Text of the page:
...@@ -1066,11 +1066,11 @@ evidence efficiently, as we show below, using ...@@ -1066,11 +1066,11 @@ evidence efficiently, as we show below, using
.. testoutput:: model-evidence .. testoutput:: model-evidence
Model evidence for deg_corr = True: -622.794364945 (mean field), -707.484453595 (Bethe) Model evidence for deg_corr = True: -599.280568166 (mean field), -744.851035413 (Bethe)
Model evidence for deg_corr = False: -624.357861783 (mean field), -657.164066465 (Bethe) Model evidence for deg_corr = False: -637.320504421 (mean field), -669.533693635 (Bethe)
Despite the (expected) discrepancy between both approximations, the If we consider the more accurate approximation, the outcome shows a
outcome shows a clear preference for the non-degree-corrected model. preference for the non-degree-corrected model.
When using the nested model, the approach is entirely analogous. The When using the nested model, the approach is entirely analogous. The
only difference now is that we have a hierarchical partition only difference now is that we have a hierarchical partition
...@@ -1117,8 +1117,8 @@ approach for the same network, using the nested model. ...@@ -1117,8 +1117,8 @@ approach for the same network, using the nested model.
em = levels[0].collect_edge_marginals(em) em = levels[0].collect_edge_marginals(em)
dls.append(s.entropy()) dls.append(s.entropy())
# Now we collect the marginal distributions for exactly 100,000 sweeps # Now we collect the marginal distributions for exactly 200,000 sweeps
gt.mcmc_equilibrate(state, force_niter=10000, mcmc_args=dict(niter=10), gt.mcmc_equilibrate(state, force_niter=20000, mcmc_args=dict(niter=10),
callback=collect_marginals) callback=collect_marginals)
S_mf = [gt.mf_entropy(sl.g, vm[l]) for l, sl in enumerate(state.get_levels())] S_mf = [gt.mf_entropy(sl.g, vm[l]) for l, sl in enumerate(state.get_levels())]
...@@ -1131,17 +1131,15 @@ approach for the same network, using the nested model. ...@@ -1131,17 +1131,15 @@ approach for the same network, using the nested model.
.. testoutput:: model-evidence .. testoutput:: model-evidence
Model evidence for deg_corr = True: -549.845093934 (mean field), -688.382102062 (Bethe) Model evidence for deg_corr = True: -508.072303996 (mean field), -703.774572649 (Bethe)
Model evidence for deg_corr = False: -593.581546241 (mean field), -621.257816805 (Bethe) Model evidence for deg_corr = False: -565.034423817 (mean field), -662.335604507 (Bethe)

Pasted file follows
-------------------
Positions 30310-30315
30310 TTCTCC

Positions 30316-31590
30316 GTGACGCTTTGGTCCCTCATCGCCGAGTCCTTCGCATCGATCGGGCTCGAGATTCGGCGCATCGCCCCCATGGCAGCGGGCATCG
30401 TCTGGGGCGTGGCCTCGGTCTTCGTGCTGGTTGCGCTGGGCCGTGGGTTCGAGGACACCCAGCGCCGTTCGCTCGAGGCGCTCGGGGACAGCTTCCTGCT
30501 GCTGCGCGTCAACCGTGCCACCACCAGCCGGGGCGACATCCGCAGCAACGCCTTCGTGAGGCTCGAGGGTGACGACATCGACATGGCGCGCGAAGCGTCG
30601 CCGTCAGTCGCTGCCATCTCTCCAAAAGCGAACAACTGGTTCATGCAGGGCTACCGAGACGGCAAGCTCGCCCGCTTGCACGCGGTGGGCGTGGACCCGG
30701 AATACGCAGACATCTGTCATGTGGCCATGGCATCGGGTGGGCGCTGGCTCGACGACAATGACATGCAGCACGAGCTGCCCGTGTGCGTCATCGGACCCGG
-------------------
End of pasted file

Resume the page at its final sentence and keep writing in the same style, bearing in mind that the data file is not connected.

The results are interesting: Not only we observe a better evidence for
the nested models themselves, when comparing to the evidences for the
non-nested model --- which is not quite surprising, since the non-nested
model is a special case of the nested one --- but also we find that the
degree-corrected model yields the larger evidence. This is different
from the outcome using the non-nested model, but it is not a
contradiction, since these models are indeed different.
The results are similar: If we consider the most accurate approximation,
the non-degree-corrected model possesses the largest evidence. Note also
that we observe a better evidence for the nested models themselves, when
comparing to the evidences for the non-nested model --- which is not
quite surprising, since the non-nested model is a special case of the
nested one.
Edge layers and covariates Edge layers and covariates
-------------------------- --------------------------
...@@ -1364,8 +1362,8 @@ above). ...@@ -1364,8 +1362,8 @@ above).
.. testoutput:: missing-edges .. testoutput:: missing-edges
likelihood-ratio for (101, 102): 0.357594 likelihood-ratio for (101, 102): 0.350445
likelihood-ratio for (17, 56): 0.642406 likelihood-ratio for (17, 56): 0.649555
From which we can conclude that edge :math:`(17, 56)` is around twice as From which we can conclude that edge :math:`(17, 56)` is around twice as
likely as :math:`(101, 102)` to be a missing edge. likely as :math:`(101, 102)` to be a missing edge.
......